Supporting Students in Crisis

Coaching Objectives

  • Respond to student crisis in a supportive, helpful, and appropriate manner
  • Refer and connect student to campus or local resources that will aid student in addressing their concern
  • Assist student in determining which campus entities to notify of their situation
  • Continue offering sustainable support

Student Objectives

  • Decide what action steps to take to respond to the crisis situation
  • Access/utilize relevant campus or local resources that will help and support them with their situation
  • Inform relevant school faculty or administrators about their situation and discuss its educational impact with them

Resources Included

Student Materials

  • None


Students might experience crises during their time in college that have impacts for them both on a personal level and on their ability to persist in school. In this module, we are using the term ‘crisis’ to refer to immediate situations that disrupt a student’s typical equilibrium and produce significant emotional, mental, or physical distress. While there might be ongoing or structural factors that contribute to a crisis, this module is primarily focused on responding to a student’s urgent concerns. The following content covers general crisis-response recommendations, as well as additional information about specific crises that students might face (housing insecurity, food insecurity, interpersonal/domestic violence, and mental health crises).

Regardless of whether the crisis is a sudden event or part of a longer ongoing situation, it is important to be prepared to appropriately and effectively react to students’ concerns and provide support to them in those times. In order to best serve students that are experiencing a crisis, coaches should follow the 4R framework:

  1. Recognize: The first step in supporting a student in crisis is identifying there is a situation impacting the student to the point of significant emotional, mental, or physical distress. It is also important to differentiate a crisis from a more extreme situation like an emergency, or from other experiences that might be difficult for a student but are not crisis level— these different kinds of situations require different responses. Consult with your supervisor if you need support determining if you should respond to the student’s situation as a ‘crisis.’In some cases, a student might directly bring an issue to your attention by disclosing an issue or asking for your support. However, it is also important to be sensitive to indirect indications that students are experiencing a crisis, such as a sudden or extreme change in behavior, a significant drop in academic performance, or intense emotional or psychological distress. If you notice these or other indirect signs, be alert for any further indications that they are dealing with a crisis situation.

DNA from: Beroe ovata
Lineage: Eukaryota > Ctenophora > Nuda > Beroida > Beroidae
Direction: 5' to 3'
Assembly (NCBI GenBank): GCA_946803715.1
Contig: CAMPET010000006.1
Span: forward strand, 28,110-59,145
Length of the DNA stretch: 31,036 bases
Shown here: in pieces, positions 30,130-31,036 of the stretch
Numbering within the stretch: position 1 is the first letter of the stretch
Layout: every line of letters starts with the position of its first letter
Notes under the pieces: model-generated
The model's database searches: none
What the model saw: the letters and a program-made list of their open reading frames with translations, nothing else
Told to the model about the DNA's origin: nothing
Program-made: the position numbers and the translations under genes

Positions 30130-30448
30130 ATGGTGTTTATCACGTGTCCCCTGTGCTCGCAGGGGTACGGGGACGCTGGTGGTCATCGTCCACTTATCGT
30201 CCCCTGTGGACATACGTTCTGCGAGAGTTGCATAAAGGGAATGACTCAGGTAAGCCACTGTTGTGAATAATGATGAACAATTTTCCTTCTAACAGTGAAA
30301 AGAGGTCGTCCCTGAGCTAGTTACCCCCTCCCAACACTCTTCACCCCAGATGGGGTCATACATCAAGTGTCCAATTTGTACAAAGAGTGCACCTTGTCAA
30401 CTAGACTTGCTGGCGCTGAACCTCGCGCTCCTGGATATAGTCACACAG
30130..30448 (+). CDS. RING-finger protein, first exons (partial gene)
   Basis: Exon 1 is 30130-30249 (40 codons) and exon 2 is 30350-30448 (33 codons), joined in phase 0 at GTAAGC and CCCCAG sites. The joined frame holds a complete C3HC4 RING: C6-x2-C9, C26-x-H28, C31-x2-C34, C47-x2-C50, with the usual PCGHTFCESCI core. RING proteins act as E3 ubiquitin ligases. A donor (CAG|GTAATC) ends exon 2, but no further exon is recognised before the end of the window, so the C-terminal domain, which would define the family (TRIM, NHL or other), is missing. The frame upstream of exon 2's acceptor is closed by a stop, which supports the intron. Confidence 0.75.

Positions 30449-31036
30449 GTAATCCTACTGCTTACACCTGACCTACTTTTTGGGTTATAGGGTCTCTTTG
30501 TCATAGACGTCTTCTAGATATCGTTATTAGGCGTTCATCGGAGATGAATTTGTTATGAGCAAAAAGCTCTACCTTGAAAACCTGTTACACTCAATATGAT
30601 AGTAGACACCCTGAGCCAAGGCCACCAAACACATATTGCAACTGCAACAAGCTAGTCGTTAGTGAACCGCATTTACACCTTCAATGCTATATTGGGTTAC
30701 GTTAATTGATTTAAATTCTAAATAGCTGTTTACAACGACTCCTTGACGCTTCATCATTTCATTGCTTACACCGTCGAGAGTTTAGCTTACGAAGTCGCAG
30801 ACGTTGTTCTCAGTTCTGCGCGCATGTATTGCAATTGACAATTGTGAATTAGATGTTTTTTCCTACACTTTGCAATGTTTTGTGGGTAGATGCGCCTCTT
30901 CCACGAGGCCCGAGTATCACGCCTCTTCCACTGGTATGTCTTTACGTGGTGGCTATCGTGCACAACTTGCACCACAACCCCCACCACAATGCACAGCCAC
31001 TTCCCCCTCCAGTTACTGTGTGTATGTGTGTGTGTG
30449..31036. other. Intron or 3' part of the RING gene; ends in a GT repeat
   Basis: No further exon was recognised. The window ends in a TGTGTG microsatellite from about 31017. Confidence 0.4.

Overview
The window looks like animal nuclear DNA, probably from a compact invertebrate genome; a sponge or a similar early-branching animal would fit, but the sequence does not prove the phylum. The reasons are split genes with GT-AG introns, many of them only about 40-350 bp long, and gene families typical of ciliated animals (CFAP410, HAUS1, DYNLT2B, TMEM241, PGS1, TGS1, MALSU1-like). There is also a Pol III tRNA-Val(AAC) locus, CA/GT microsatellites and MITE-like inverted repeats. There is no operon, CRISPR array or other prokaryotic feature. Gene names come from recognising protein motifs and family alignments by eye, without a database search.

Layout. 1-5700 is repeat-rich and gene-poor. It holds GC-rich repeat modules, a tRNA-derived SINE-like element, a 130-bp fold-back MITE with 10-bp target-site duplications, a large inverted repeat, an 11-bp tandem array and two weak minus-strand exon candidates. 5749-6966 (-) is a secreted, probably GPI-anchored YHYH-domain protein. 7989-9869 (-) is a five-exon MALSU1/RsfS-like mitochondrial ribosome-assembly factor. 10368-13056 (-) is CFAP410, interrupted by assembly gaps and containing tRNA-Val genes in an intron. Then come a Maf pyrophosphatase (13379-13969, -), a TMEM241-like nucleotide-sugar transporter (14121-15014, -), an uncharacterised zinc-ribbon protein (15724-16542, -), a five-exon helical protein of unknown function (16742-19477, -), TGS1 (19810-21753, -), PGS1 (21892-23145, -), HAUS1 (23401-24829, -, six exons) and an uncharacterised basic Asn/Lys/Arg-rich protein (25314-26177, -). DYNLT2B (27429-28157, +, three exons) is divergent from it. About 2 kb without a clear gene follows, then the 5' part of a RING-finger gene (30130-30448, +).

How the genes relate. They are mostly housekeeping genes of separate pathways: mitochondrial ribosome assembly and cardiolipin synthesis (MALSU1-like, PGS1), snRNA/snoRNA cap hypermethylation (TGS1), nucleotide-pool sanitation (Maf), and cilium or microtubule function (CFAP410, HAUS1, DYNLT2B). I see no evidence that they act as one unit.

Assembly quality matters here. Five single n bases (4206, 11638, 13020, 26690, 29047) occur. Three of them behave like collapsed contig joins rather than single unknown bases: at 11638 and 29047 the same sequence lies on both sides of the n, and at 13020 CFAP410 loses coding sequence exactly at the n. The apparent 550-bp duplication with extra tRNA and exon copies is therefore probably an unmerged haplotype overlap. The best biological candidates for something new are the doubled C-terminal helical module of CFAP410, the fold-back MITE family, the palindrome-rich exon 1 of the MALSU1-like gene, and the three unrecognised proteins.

2. Respond: When responding to a student in crisis, it is important to demonstrate that you are there to support them by listening to their experience, seeking understanding of their situation, and identifying ways that you can be there for them in that moment.We care about our students as people first, and their safety and well-being are top considerations in moments of crisis. While it is important to help the student navigate the impacts that a crisis can have on their personal and academic life, that begins only after we have expressed our care and concern for the well-being of the student and supported them in their immediate needs and concerns.
  3. Refer: Ultimately, the role of a coach is to support students as they persist through to graduation; you can do that most effectively and efficiently in crisis situations by connecting students to resources that are best suited to address their immediate and long term concerns. This process includes providing them information about available and appropriate resources, assisting them in accessing the resource(s) they choose to utilize, and providing ongoing support to the student as they navigate their situation.In your role as a coach you are not a designated counseling or social work professional and do not need to attempt the work of one. It is important to remember that professionals have access to different systems and resources through their positions that enable them to offer different kinds of support to students. Your support supplements the work of professionals, but it does not need to replace it.
  4. Report: If a student discloses to you that you they are experiencing a crisis or have demonstrated likely indications of a serious concern, it is important to consult with your supervisor right away to determine what is the appropriate course of action to take. While this module contains helpful information and guidelines, it is simply a jumping-off point for you and your supervisor to develop an individualized plan. All students and all crisis situations are unique, and it is necessary for you to consult with your supervisor about the specifics of each incidence as it arises so that we can make sure students are receiving the support that is best for them.

Ultimately it is up to the student themselves to decide how they want to proceed in a crisis situation. They are experts of their own lives and experiences. As their coach you can present them with information and resources and help them think through ideas and options, but it is the right and responsibility of the student to determine what is best for them personally.

Significance for College Possible Students